Artemis Racing AC72 Launch, 18 October 2012, Alameda, USA
Artemis Racing skipper Terry Hutchinson said the team made a 'mental mistake' last week that led to the postponement of the planned christening of its new AC72.
Artemis Racing was towing its red-hulled platform under the Bay Bridge in calm conditions when team members heard popping noises. Concerned by the noises, the team concluded the towing exercise and returned the platform to the team’s base in Alameda.
Hutchinson said today that the platform was unintentionally put in a position of risk because of the way it was being towed, with the foils down and without the wingsail.
'It’s no more complicated than we shouldn’t have been doing what we were doing,' said Hutchinson. 'We had the boards down and at certain angles. At certain speeds the boat’s going to do things that need the opposing forces in place. We didn’t have one opposing force, primarily the wing, in place.'
Hutchinson said that the boat was being towed at 15 knots boatspeed. He wouldn’t elaborate on the extent of the damage, but likened the occurrence to a bad call on the water.
'It was a mental mistake on our part, like trying to cross a starboard-tacker at the top mark and knowing you can’t make it,' said Hutchinson. 'The worst part is that we set ourselves back yet again. But this is unfamiliar territory and only highlights the importance of being meticulous.'
Hutchinson said that the team hopes to step the wing on the platform for its first sail sometime next week before adding, 'As we’re learning with these boats, one little hiccup is weeks of carbon work.'
Whenever the launch occurs the crew will be well prepared for extreme circumstances such as last week’s dramatic capsize by Oracle Tea USA that played out on live streaming video on the web. A few days before the capsize Artemis Racing held a safety training session at its base.
Crewman Julien Cressant, a certified diver, organized a session where sailors were trapped under an overturned platform and had to make their way out from under the trampoline while being pushed underwater.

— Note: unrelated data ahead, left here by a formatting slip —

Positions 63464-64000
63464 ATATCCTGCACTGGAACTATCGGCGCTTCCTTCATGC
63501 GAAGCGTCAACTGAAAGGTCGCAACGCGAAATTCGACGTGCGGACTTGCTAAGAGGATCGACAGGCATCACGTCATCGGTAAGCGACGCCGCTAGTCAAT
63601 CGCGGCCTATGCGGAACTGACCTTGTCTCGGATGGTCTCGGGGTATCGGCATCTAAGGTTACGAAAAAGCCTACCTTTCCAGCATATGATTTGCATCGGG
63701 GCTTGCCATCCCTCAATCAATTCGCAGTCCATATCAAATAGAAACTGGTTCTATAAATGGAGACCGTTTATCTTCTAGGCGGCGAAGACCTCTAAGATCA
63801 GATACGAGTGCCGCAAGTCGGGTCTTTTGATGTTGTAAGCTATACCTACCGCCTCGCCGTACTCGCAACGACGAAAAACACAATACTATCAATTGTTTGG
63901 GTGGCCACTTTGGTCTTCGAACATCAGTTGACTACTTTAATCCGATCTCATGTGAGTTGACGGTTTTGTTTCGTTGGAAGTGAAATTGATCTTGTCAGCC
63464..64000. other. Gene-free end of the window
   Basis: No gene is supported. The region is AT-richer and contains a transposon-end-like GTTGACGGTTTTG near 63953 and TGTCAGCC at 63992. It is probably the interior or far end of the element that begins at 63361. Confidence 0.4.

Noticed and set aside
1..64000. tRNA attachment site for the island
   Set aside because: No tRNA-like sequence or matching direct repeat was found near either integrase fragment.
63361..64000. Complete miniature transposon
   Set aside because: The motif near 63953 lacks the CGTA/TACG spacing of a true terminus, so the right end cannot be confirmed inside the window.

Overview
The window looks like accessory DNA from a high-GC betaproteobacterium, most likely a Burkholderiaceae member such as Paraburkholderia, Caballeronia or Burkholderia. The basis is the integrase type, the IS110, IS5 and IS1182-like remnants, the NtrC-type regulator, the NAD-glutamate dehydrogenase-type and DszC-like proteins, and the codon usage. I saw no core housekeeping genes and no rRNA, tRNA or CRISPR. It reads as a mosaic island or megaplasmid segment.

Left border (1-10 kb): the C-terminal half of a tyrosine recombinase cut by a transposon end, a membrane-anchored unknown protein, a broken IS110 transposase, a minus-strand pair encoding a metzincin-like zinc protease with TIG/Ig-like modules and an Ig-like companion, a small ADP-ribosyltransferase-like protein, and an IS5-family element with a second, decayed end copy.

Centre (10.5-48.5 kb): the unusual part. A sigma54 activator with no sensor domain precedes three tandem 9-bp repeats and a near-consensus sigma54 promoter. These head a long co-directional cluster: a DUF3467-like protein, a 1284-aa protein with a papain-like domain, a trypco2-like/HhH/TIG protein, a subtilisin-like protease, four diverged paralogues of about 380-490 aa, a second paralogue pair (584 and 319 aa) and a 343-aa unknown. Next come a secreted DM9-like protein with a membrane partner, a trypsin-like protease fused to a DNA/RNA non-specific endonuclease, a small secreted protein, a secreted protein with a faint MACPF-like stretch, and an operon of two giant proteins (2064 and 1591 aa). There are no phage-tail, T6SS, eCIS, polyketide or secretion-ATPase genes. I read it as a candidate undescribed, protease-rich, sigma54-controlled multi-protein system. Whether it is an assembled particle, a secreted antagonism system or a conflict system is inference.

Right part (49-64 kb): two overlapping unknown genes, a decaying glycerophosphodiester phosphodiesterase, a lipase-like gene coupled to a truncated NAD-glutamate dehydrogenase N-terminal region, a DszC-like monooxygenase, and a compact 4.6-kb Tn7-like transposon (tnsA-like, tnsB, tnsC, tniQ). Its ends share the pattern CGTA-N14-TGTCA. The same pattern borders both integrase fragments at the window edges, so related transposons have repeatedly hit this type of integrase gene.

'We jumped into the water upside down and were held down and pushed down underwater,' Hutchinson said. 'We had to access our spare air and crawl 14 meters underneath the net from one end to the other.'
Each Artemis sailor is equipped with a personal air canister for surviving such a situation, but Hutchinson said that the exercise highlighted the need to keep calm in an extreme moment.
'It highlighted how good or bad some people are in the water and the importance of the buddy system,' said Hutchinson, who also said that he isn’t a great swimmer. 'Fingers crossed we never get into one of those situations, but the more comfortable we can be the better chances we’ll have of getting out unscathed.'
Hutchinson said that the air canister provides about 10 to 20 breaths of air, 'depending on how much you’re hyperventilating,' and the amount of positive buoyancy the sailors wear makes it difficult to swim deep and out from the overturned platform.
'We’re wearing a PFD and a wetsuit, which is a lot of flotation,' said Hutchinson. 'Once you hit the water you have to have the presence of mind to grab the spare air, get it in your mouth and accept the fact that you’re going to take in a little water… and not panic. Then you have to shimmy your way down 14 meters of trampoline to get out.
'It seems surreal,' Hutchinson continued. 'It just highlights that we have a bit on.'